Speaking over beers in Bavaria back in May, German Chancellor Angela Merkel said U.S. President Donald Trump's first trip to Europe had convinced her that the days of relying on the United States were "over to a certain extent."
Europe "really must take our fate into our own hands," she famously said.
There certainly has been no shortage of alarming headlines since Trump took over the presidency in January. In November alone, Politico wrote: "German Military Study: EU Collapse Conceivable Worst Case"; while former Swedish Prime Minister Carl Bildt wrote in The Washington Post "How Donald Trump Is Making Things Worse In The Middle East"; and Asian geopolitics analyst Richard Javad Heydarian penned a Post op-ed with the headline "This Is How A Superpower Commits Suicide."
"During President Donald Trump's first official Asia tour, the precipitous erosion of America's decades-long hegemony in the region has been painfully apparent," Heydarian wrote. "In a surreal twist of events, a communist regime [in China] has now emerged as the unlikely guardian of globalization and multilateral diplomacy.
One thing experts largely agree on is that the international order that emerged after World War II and the dominance enjoyed by the United States since the end of the Cold War are both transforming rapidly. And while the self-proclaimed "outsider" Trump administration didn't cause this transformation, it must now contend with it.
"The overall structure -- NATO, the major alliances in Asia, the major partnerships that we have in the Middle East -- these have created the most stable international order in the history of humankind," said Michael O'Hanlon, senior fellow at the Center for 21st-Century Security, describing the order now fading into the past that has been variously called The Age of America or the Pax Americana. "The system that we helped to create is remarkably stable and no period in human history before this one would have seen multiple centers of power essentially getting along without preparing for the next war."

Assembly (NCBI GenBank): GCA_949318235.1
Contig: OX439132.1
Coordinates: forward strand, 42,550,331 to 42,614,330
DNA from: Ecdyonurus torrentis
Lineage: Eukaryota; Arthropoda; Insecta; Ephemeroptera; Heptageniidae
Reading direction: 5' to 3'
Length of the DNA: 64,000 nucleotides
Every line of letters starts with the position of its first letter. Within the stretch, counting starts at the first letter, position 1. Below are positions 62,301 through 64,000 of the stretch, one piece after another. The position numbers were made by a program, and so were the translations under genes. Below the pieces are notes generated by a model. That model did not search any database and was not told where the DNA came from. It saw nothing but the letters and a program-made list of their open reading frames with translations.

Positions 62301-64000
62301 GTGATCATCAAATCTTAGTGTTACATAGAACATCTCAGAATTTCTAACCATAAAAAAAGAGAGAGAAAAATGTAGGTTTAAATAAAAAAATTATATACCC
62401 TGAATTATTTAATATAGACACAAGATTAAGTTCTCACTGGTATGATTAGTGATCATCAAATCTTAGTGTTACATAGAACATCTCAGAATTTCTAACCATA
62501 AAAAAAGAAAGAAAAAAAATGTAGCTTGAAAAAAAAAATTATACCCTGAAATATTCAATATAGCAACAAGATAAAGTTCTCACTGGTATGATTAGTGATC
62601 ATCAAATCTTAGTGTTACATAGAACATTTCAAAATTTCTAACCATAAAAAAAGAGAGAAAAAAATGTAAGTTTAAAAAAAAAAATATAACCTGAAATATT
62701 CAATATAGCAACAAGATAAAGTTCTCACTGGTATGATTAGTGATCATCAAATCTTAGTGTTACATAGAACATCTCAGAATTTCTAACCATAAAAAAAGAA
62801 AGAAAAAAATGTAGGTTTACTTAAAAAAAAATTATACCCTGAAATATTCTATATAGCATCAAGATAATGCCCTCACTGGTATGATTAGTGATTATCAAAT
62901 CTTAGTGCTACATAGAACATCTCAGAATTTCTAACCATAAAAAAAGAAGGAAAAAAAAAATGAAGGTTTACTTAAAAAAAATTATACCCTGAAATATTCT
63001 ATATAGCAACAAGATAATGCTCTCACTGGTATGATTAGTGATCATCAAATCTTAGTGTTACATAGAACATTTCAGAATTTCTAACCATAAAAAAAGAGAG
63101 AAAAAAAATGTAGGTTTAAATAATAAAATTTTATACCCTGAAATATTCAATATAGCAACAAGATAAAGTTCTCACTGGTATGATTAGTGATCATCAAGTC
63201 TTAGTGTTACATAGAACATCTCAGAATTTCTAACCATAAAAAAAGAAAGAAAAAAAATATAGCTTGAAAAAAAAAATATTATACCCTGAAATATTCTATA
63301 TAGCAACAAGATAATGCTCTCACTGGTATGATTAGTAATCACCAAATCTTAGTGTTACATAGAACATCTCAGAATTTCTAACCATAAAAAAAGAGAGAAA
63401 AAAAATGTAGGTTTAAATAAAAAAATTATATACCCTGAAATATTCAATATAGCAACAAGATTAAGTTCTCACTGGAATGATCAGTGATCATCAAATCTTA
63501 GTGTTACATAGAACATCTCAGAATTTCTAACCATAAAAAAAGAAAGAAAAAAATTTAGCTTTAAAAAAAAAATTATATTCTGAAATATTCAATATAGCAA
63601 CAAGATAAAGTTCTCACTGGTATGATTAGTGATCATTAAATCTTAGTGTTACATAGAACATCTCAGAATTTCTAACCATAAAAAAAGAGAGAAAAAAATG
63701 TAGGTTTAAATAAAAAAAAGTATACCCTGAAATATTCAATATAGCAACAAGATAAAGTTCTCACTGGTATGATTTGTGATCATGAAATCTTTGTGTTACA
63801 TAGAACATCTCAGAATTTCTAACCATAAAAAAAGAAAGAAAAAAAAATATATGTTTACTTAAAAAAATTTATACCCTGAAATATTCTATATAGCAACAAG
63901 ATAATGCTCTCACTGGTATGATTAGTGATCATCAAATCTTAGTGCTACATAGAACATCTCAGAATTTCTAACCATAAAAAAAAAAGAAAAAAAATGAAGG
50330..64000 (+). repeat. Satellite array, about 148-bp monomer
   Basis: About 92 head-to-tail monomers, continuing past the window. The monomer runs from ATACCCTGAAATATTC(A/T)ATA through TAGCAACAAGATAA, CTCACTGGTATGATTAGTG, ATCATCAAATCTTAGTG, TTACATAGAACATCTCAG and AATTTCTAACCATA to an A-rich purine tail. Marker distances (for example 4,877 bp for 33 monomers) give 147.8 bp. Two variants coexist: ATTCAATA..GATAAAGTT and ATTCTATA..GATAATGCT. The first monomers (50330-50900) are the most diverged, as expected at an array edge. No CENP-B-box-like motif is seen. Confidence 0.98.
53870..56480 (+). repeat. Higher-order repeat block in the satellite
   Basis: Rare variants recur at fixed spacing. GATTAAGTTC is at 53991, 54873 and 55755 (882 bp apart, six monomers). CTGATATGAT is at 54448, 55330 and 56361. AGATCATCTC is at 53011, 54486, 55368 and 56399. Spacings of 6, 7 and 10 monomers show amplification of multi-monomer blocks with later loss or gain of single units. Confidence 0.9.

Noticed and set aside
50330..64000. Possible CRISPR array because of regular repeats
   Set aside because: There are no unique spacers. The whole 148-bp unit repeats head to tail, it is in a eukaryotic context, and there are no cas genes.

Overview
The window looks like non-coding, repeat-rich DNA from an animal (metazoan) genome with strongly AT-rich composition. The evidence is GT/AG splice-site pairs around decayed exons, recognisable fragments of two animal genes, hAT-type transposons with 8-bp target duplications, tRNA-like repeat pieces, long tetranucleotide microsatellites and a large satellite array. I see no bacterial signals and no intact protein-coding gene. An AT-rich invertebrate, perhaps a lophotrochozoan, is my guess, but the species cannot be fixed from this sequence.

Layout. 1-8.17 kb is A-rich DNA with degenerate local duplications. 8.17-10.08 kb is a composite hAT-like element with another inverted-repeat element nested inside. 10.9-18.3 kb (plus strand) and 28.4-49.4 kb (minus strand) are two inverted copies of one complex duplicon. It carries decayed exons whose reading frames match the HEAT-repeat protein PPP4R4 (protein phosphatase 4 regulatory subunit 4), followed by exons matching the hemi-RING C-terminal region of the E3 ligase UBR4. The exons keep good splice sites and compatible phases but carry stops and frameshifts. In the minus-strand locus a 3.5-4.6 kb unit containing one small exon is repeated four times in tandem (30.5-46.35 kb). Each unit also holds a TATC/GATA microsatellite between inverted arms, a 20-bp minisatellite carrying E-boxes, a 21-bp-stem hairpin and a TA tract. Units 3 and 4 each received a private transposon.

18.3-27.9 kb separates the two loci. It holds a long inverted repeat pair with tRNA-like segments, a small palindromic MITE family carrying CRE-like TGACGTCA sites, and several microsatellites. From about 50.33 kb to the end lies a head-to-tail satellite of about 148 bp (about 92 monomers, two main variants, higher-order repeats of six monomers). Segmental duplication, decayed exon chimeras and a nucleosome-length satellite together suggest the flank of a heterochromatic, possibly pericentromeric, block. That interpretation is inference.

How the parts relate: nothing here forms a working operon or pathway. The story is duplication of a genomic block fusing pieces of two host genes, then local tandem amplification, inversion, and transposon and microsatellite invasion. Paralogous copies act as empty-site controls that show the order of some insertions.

As the saying goes, however, the times are changing.
"The Pax Americana that prevailed since World War II was for the United States certainly a good thing, although there were some people in other countries who didn't experience the same benefits," said Michael Glennon, professor of international law at Tufts University and a former legal counsel to the U.S. Senate Foreign Relations Committee. "But at this point, it's not so much a question of whether this coming multipolarity is desirable or not. The question is whether there is anything to be done to avert it. And I think the answer is probably not."
Ian Lesser, vice president of the German Marshall Fund of the United States, agrees that "the world is changing around us," with emerging powers like China and Russia competing for regional and global influence. In addition, Lesser sees a "diversification of power" evolving over the last decades, among both states and non-state actors such as corporations. At the same time, problems like terrorism, corruption, climate change, trade, and the proliferation of weapons of mass destruction are increasingly global and complex.
"In a sense, power isn't what it used to be, and the United States is having to adjust," Lesser said.